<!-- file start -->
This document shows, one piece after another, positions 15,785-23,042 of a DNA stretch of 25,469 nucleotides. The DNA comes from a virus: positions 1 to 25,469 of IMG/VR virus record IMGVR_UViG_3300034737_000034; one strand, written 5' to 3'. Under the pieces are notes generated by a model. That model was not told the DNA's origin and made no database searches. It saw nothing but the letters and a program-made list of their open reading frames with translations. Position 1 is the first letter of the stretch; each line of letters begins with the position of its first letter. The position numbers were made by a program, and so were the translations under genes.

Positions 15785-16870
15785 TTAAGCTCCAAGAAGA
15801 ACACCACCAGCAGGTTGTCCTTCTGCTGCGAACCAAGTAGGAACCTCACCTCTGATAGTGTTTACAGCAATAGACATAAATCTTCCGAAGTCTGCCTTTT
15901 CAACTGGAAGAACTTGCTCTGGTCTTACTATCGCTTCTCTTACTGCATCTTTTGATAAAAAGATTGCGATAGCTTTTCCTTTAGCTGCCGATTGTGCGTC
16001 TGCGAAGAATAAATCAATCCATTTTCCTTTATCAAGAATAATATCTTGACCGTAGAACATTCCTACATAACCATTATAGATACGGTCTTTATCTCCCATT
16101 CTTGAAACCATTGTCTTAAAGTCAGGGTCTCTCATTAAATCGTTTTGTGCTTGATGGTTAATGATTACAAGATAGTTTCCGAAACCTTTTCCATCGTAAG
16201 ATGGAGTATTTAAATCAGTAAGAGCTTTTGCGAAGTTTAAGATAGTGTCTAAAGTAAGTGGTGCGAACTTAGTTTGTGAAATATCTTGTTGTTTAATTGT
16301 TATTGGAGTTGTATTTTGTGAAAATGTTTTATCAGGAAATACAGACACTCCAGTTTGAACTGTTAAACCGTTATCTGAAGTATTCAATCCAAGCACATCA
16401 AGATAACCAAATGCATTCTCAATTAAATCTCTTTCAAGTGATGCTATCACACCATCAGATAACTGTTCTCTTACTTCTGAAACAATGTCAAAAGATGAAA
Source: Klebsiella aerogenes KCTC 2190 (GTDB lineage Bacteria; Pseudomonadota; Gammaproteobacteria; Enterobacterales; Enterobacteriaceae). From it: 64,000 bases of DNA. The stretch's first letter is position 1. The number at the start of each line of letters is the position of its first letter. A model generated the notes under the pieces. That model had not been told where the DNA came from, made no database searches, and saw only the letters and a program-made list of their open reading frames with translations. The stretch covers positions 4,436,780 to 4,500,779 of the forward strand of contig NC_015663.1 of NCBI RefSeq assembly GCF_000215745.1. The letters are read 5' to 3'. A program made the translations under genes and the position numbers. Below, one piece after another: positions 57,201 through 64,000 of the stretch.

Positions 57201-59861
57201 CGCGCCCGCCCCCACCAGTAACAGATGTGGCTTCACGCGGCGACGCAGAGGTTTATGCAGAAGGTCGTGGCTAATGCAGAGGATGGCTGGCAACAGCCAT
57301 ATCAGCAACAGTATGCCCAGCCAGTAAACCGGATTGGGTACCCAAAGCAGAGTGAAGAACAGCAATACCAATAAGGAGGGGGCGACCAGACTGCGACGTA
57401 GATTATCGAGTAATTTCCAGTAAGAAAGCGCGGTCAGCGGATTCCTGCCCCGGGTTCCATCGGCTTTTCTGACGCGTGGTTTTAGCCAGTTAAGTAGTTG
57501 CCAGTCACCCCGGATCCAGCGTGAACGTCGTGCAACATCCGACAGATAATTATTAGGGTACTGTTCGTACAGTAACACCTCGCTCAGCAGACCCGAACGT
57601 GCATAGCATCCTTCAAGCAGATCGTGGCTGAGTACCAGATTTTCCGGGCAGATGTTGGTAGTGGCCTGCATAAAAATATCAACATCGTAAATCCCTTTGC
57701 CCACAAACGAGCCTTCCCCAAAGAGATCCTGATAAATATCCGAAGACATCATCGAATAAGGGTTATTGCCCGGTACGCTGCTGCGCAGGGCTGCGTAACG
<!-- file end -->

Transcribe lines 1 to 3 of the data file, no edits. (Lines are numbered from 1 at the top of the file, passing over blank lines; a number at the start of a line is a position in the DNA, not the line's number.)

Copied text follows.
This document shows, one piece after another, positions 15,785-23,042 of a DNA stretch of 25,469 nucleotides. The DNA comes from a virus: positions 1 to 25,469 of IMG/VR virus record IMGVR_UViG_3300034737_000034; one strand, written 5' to 3'. Under the pieces are notes generated by a model. That model was not told the DNA's origin and made no database searches. It saw nothing but the letters and a program-made list of their open reading frames with translations. Position 1 is the first letter of the stretch; each line of letters begins with the position of its first letter. The position numbers were made by a program, and so were the translations under genes.

Positions 15785-16870
15785 TTAAGCTCCAAGAAGA